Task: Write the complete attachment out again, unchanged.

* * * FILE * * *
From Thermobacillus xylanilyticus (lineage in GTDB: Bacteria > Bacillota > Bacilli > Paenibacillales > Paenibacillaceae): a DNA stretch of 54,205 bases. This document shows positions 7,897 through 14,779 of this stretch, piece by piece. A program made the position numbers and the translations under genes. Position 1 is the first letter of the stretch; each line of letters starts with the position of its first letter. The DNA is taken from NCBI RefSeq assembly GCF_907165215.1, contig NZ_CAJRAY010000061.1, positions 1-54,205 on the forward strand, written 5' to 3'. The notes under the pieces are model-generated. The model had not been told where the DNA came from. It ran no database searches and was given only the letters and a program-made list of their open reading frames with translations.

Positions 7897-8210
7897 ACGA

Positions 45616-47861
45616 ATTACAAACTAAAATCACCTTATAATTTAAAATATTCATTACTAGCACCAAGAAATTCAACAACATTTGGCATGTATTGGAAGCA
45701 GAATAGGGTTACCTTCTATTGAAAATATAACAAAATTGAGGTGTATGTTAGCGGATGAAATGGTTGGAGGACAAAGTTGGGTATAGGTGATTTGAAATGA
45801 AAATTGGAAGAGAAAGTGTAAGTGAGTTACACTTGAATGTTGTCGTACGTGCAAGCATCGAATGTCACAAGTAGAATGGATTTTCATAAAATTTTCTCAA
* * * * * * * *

From Thermobacillus xylanilyticus (lineage in GTDB: Bacteria > Bacillota > Bacilli > Paenibacillales > Paenibacillaceae): a DNA stretch of 54,205 bases. This document shows positions 7,897 through 14,779 of this stretch, piece by piece. A program made the position numbers and the translations under genes. Position 1 is the first letter of the stretch; each line of letters starts with the position of its first letter. The DNA is taken from NCBI RefSeq assembly GCF_907165215.1, contig NZ_CAJRAY010000061.1, positions 1-54,205 on the forward strand, written 5' to 3'. The notes under the pieces are model-generated. The model had not been told where the DNA came from. It ran no database searches and was given only the letters and a program-made list of their open reading frames with translations.

Positions 7897-8210
7897 ACGA

Positions 45616-47861
45616 ATTACAAACTAAAATCACCTTATAATTTAAAATATTCATTACTAGCACCAAGAAATTCAACAACATTTGGCATGTATTGGAAGCA
45701 GAATAGGGTTACCTTCTATTGAAAATATAACAAAATTGAGGTGTATGTTAGCGGATGAAATGGTTGGAGGACAAAGTTGGGTATAGGTGATTTGAAATGA
45801 AAATTGGAAGAGAAAGTGTAAGTGAGTTACACTTGAATGTTGTCGTACGTGCAAGCATCGAATGTCACAAGTAGAATGGATTTTCATAAAATTTTCTCAA